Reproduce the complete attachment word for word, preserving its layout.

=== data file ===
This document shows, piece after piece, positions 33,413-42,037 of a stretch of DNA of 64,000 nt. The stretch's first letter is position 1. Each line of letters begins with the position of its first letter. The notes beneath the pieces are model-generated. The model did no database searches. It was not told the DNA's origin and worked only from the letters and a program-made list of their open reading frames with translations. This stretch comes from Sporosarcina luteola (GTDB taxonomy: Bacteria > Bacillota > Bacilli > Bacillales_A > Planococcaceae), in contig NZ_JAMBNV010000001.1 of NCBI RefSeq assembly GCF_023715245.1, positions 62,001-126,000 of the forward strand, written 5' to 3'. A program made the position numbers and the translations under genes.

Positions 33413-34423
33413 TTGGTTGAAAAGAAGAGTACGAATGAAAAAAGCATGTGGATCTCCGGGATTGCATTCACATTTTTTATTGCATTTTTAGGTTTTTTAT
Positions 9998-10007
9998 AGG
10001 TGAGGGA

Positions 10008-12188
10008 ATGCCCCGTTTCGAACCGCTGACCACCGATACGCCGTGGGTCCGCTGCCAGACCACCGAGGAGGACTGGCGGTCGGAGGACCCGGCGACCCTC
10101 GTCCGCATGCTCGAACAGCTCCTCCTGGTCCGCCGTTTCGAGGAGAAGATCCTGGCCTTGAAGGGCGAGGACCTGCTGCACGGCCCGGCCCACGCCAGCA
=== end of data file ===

This document shows, piece after piece, positions 33,413-42,037 of a stretch of DNA of 64,000 nt. The stretch's first letter is position 1. Each line of letters begins with the position of its first letter. The notes beneath the pieces are model-generated. The model did no database searches. It was not told the DNA's origin and worked only from the letters and a program-made list of their open reading frames with translations. This stretch comes from Sporosarcina luteola (GTDB taxonomy: Bacteria > Bacillota > Bacilli > Bacillales_A > Planococcaceae), in contig NZ_JAMBNV010000001.1 of NCBI RefSeq assembly GCF_023715245.1, positions 62,001-126,000 of the forward strand, written 5' to 3'. A program made the position numbers and the translations under genes.

Positions 33413-34423
33413 TTGGTTGAAAAGAAGAGTACGAATGAAAAAAGCATGTGGATCTCCGGGATTGCATTCACATTTTTTATTGCATTTTTAGGTTTTTTAT
Positions 9998-10007
9998 AGG
10001 TGAGGGA

Positions 10008-12188
10008 ATGCCCCGTTTCGAACCGCTGACCACCGATACGCCGTGGGTCCGCTGCCAGACCACCGAGGAGGACTGGCGGTCGGAGGACCCGGCGACCCTC
10101 GTCCGCATGCTCGAACAGCTCCTCCTGGTCCGCCGTTTCGAGGAGAAGATCCTGGCCTTGAAGGGCGAGGACCTGCTGCACGGCCCGGCCCACGCCAGCA